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  • Print publication year: 2011
  • Online publication date: November 2011

4 - War in the Ukraine


The absent southern offensive – Rundstedt's intractable overextension

On 28 August Mussolini joined Hitler on a flight to Uman’ in the Ukraine for an inspection of the newly arrived CSIR (Corpo di Sedizione Italiano in Russia; Italian Expeditionary Corps in Russia). The Italian dictator had been Hitler's guest since 25 August, but little of real substance had been decided by their summit. The visit was far more important for its highly symbolic nature. The recent meeting between Churchill and Roosevelt and the subsequent publication of the Atlantic Charter necessitated a spirited show of Axis unity. There was also the current joint action by Soviet and British forces in occupying Iran, which made the entry of Italian troops on the eastern front an opportunity for convenient riposte.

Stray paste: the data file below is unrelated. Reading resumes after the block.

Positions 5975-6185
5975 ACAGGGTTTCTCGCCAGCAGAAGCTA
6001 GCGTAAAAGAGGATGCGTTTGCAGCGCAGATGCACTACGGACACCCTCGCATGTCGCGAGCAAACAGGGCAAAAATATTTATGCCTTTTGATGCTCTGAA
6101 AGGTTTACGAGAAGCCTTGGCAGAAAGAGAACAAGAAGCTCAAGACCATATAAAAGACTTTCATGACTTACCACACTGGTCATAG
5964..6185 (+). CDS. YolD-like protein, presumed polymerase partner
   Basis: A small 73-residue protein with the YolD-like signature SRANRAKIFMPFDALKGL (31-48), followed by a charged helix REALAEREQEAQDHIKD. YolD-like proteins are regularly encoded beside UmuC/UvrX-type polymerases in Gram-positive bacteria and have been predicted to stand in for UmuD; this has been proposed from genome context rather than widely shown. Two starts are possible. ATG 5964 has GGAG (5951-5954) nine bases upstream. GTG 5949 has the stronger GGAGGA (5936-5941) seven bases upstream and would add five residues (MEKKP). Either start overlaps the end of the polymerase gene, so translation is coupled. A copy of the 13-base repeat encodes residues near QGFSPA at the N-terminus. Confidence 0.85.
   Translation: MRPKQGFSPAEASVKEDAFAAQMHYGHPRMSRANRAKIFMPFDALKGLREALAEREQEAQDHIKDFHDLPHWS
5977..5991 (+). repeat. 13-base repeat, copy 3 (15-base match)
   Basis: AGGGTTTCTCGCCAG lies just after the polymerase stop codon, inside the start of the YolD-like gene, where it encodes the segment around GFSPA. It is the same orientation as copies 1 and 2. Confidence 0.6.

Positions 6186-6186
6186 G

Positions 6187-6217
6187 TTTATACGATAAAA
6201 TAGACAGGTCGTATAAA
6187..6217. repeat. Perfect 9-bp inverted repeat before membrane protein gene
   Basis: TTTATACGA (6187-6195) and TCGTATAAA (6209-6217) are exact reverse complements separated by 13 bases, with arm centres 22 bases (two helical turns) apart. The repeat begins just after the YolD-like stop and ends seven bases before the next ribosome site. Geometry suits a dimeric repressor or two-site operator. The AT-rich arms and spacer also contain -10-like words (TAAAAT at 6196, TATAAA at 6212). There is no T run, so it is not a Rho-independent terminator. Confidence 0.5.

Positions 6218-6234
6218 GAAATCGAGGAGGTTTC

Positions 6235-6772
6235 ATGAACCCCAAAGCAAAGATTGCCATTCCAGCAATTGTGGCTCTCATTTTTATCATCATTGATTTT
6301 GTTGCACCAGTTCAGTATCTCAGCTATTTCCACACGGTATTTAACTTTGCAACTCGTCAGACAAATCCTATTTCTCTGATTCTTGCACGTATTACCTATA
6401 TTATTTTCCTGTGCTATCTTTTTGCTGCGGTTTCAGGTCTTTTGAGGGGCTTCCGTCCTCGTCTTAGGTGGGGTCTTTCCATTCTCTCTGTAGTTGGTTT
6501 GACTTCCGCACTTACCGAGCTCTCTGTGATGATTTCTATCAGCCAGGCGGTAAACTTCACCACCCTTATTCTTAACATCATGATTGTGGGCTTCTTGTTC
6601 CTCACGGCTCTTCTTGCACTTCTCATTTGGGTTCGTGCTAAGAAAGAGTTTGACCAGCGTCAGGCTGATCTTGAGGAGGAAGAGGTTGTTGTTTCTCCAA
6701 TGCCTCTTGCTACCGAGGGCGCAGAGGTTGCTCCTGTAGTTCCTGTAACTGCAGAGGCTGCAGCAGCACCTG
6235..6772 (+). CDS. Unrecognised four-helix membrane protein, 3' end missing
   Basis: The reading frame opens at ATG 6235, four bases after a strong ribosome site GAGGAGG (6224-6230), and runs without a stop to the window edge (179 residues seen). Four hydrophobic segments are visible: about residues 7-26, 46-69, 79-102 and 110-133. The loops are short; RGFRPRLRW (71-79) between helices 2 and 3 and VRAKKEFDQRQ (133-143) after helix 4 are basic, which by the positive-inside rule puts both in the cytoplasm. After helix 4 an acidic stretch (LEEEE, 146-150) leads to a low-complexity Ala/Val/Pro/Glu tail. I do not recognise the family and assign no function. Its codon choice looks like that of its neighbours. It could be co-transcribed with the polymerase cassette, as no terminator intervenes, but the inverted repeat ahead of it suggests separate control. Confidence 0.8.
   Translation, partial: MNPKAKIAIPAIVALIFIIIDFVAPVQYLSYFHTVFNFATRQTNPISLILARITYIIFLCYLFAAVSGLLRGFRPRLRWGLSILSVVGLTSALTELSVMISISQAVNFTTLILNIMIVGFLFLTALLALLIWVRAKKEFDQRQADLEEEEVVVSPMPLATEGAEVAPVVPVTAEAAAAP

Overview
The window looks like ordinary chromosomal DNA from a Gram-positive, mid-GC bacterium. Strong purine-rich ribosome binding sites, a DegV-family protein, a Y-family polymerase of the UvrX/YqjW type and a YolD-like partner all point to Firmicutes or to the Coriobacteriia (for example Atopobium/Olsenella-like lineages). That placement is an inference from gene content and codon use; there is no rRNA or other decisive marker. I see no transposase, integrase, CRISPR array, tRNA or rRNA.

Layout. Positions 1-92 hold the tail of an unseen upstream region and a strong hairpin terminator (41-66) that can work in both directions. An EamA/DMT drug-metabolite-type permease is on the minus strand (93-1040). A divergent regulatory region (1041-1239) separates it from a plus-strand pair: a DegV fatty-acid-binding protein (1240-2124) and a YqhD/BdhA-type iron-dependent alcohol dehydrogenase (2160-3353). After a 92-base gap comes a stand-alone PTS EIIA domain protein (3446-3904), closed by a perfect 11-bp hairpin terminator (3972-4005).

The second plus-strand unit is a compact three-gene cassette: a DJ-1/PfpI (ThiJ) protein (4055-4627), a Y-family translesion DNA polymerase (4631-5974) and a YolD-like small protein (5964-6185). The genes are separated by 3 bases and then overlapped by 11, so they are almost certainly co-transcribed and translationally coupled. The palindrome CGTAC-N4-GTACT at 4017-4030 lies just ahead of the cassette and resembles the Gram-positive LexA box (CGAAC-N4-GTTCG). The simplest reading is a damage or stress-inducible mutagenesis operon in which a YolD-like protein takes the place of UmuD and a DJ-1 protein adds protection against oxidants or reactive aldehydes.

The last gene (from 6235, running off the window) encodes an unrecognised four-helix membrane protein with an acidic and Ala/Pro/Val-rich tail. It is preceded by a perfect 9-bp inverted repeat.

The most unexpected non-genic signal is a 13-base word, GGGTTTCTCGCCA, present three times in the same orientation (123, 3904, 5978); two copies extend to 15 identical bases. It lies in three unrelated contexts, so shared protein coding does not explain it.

Upon their arrival in Uman’ the dictators were given an outline of military operations in Army Group South, where Italian troops would now be employed. Rundstedt, Kleist and Löhr all gave reports. Hitler and Mussolini then set out to observe a previously arranged march-past by Italian troops. The divergent impressions of this event could not have been more contrasting. According to one witness, Mussolini took the salute and cheers of his troops ‘like Caesar in person’ and on the return journey he made extravagant promises to Hitler that more divisions would be sent to the eastern front ‘and naturally only the best ones’. While Mussolini extolled in the martial glory that he so fervently coveted, German impressions were adversely influenced by the perceived lack of professionalism and motorization within the CSIR. The OKH had initially protested against the deployment of Italian divisions owing to the additional demands they would place on the overstretched railways. Now that the Italian troops had arrived, Keitel, who accompanied Hitler on the visit to Army Group South, described what he saw as a ‘boundless disappointment’. Elaborating further, Keitel wrote, ‘Their officers were far too old and made a sorry sight, and could only have had a bad effect on the value of such dubious auxiliaries. How were half-solders like these supposed to stand up to the Russians’? Hitler expressed a similar sentiment when he remarked to his officers that the Italians could offer very little on the eastern front. Indeed, according to his Luftwaffe adjutant, Hitler claimed they possessed no fighting strength and that their contribution was really only important for the purposes of morale. Even more ominously, the former diplomat Ulrich von Hassell noted in his diary three weeks after Mussolini's visit that there was now ‘great concern about Italy’. Hassell was one of the few men inside Hitler's Germany who saw matters clearly. Informed by a variety of outside sources, Hassell was hostile to the Nazi party and an active figure in the resistance movement. His unclouded perspective allowed him to draw grave, if realistic, conclusions about the future. On 20 September Hassell wrote, ‘Enough information about the Mussolini visit has filtered through to show clearly how vulnerable our situation is, and how every chance for a reasonable peace goes to the devil as soon as the other side sees victory ahead.’

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